Steve Waldman has an excellent post about the immorality of stabilizing the price level or inflation rate. However, it is important to emphasize that his argument only applies to using shifts in aggregate demand to offset shifts in aggregate supply. It isn't saying that it is immoral to have a stable trend price level or inflation rate. And, as he emphasizes, there is nothing wrong with avoiding or reversing shifts in the price level or inflation rate due to changes in aggregate demand.
The argument about the undesirability of offsetting aggregate supply shocks was made (with less moral force, I think) by George Selgin in Less Than Zero. While I don't find George's argument for a mild deflationary trend convincing, he did convince me long ago to give up on price level stabilization because of the undesirability of using monetary disequilibrium to reverse the impact of aggregate supply shocks on the price level.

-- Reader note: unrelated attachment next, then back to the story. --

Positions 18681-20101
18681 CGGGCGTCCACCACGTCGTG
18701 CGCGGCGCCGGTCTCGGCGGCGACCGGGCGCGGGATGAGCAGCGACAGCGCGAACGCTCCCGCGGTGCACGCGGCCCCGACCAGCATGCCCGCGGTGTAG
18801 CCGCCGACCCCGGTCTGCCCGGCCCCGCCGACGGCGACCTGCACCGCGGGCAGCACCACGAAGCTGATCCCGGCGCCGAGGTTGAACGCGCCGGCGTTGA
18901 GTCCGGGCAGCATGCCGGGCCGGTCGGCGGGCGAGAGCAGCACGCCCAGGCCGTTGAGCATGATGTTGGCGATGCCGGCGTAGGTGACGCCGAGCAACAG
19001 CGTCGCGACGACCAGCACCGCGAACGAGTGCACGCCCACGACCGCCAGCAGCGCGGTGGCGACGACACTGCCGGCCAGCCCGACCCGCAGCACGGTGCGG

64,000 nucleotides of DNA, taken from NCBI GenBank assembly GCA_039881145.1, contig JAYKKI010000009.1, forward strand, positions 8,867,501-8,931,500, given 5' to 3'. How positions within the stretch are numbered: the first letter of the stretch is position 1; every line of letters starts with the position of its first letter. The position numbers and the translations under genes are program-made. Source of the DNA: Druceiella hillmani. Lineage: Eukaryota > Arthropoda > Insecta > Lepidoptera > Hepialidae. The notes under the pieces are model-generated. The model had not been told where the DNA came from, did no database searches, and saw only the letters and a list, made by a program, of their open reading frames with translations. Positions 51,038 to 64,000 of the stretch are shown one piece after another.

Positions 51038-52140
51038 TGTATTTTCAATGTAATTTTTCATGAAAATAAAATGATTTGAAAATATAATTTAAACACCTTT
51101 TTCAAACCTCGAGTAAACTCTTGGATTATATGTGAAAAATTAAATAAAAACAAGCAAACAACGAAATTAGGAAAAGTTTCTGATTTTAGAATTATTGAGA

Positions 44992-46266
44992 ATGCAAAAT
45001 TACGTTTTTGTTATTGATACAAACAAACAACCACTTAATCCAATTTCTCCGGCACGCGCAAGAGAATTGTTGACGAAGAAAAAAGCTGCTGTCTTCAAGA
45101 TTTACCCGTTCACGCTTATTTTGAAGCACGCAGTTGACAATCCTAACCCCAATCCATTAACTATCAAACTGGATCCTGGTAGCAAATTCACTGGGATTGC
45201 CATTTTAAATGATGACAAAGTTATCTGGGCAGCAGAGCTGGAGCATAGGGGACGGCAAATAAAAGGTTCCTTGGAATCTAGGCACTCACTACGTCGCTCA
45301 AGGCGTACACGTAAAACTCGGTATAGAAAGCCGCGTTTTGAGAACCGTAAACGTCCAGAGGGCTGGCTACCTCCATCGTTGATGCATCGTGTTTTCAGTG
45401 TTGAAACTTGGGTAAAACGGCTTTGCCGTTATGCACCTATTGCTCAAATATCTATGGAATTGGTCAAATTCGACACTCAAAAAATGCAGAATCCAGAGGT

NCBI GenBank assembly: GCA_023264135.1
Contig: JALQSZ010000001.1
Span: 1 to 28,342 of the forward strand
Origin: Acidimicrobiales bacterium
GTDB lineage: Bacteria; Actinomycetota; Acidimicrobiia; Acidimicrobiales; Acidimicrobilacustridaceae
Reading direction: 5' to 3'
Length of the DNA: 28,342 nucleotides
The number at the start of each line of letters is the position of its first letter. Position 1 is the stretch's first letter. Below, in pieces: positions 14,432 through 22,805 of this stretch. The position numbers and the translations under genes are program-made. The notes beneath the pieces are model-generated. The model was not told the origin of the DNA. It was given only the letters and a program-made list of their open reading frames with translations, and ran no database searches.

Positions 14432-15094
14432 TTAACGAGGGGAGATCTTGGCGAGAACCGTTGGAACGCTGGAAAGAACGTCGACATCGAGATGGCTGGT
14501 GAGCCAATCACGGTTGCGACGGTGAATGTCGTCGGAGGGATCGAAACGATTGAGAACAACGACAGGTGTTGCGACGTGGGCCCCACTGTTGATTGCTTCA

David Eagle has also provided an analysis of the risk sharing implications of price level stabilization.
This is one of the reasons shy Market Monetarists favor nominal GDP targeting rather than price level or inflation targeting.